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The Expiration of HAMP: What Options do Homeowners Have Now?

For years, the Home Affordable Modification Program (HAMP) provided a potential for relief for struggling homeowners to cure a default and to prevent the foreclosure of their home by their mortgage lender. HAMP was first enacted in 2009 as part of the Making Home Affordable (MHA) program in reaction to the subprime mortgage crisis.

Homeowners who were having difficulty affording their mortgage payments due to financial hardship could qualify for a modification of the mortgage loan through HAMP if they met certain criteria. Among the elements of a mortgage loan that could be modified through HAMP include lowering the interest rate, forbearance or reduction of the principal balance, and extending the term of the loan. In many situations, such a modification resulting in significantly more reasonable mortgage payments and allowed homeowners to retain ownership of their properties.

After helping millions of homeowners throughout the United States, HAMP was not extended again and the program expired on December 31, 2016, largely due to waning numbers of applicants and increases in property values across the country. While many people may have been surprised to hear that HAMP had ended, the Director of the Federal Housing and Finance Agency (FHFA) actually announced there would likely not be another extension of the program after 2016 more than a year and a half prior.

If you did not apply for a modification through HAMP by that date, you are not eligible to receive a HAMP-facilitated modification. However, this does not mean that you do not have other viable options to modify your mortgage loan and remain in your home.

Looking Forward after HAMP – Proprietary Modifications

Even without HAMP, mortgage loan modifications are still an important option for loss mitigation in lieu of losing your home to foreclosure. Throughout the housing crisis and in the years since millions of homeowners have sought private modifications of their home loans directly from their mortgage lenders and this option remains available.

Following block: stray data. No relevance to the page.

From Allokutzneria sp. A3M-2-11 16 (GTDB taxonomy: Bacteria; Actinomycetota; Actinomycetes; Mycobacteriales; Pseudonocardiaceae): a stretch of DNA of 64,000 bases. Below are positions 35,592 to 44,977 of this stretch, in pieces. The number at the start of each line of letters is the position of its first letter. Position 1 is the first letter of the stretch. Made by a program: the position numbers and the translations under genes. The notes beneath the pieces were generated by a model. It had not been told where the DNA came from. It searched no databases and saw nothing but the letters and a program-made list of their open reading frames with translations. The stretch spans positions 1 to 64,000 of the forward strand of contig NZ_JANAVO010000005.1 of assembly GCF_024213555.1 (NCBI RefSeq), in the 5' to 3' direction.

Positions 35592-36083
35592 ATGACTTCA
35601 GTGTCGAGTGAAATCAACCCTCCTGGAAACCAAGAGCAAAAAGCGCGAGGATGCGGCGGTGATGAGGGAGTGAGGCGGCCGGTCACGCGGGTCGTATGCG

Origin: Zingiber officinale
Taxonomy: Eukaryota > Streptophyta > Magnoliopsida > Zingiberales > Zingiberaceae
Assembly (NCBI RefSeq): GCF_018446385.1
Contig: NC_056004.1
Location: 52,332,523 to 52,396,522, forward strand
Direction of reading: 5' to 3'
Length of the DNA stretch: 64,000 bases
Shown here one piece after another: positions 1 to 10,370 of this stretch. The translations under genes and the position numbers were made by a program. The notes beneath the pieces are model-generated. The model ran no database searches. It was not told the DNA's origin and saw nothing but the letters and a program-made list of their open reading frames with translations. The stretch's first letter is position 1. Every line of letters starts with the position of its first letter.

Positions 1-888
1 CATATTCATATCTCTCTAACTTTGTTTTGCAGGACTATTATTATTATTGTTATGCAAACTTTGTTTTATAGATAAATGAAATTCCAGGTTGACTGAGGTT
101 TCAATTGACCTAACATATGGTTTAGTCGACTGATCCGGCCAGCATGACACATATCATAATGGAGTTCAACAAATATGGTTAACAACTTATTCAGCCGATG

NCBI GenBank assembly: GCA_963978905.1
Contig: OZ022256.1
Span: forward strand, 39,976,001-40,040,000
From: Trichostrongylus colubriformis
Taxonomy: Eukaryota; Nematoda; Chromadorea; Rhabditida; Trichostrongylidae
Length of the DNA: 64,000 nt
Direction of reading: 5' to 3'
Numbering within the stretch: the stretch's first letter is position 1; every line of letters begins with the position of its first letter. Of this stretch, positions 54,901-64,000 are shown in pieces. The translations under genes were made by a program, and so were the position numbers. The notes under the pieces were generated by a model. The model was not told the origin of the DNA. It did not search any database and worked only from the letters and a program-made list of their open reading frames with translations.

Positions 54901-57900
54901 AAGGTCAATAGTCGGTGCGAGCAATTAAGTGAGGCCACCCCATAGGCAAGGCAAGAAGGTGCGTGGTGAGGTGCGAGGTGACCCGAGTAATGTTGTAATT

The end of HAMP may bring some change to the process of proprietary modifications, however, including the following:

Timeline – Generally speaking, when you applied for a proprietary modification, the lender would first determine whether you met the qualifications for a modification through HAMP as an initial step in the process. You would have to wait on this determination before your lender or servicer began to independently evaluate your application for a proprietary modification, which could definitely result in a delay. Delays in the modification decision-making process can make a situation significantly worse for a homeowner, as they may fall further and further into delinquency or default. With the expiration of HAMP, screening for eligibility is no longer a necessary step and lenders can immediately begin the review of modification applications. A shorter timeline for modification decisions can provide benefits for homeowners sooner.

Possible Inconsistency – One thing that HAMP did provide for mortgage borrowers was a level of consistency for modifications because it was all government-regulated. There were specific criteria that must be met in order to qualify and the determinations were largely objective. Without this objective set of criteria, private lenders do not have a standard set of guidelines to model their own modification practices after. Many people may be concerned that without many other options for homeowners, mortgage companies can try to take advantage of the situation. Also, a wide discrepancy for who gets approved for modifications from one company to the next can cause confusion about what a homeowner needs to demonstrate to be approved for this type of loss mitigation.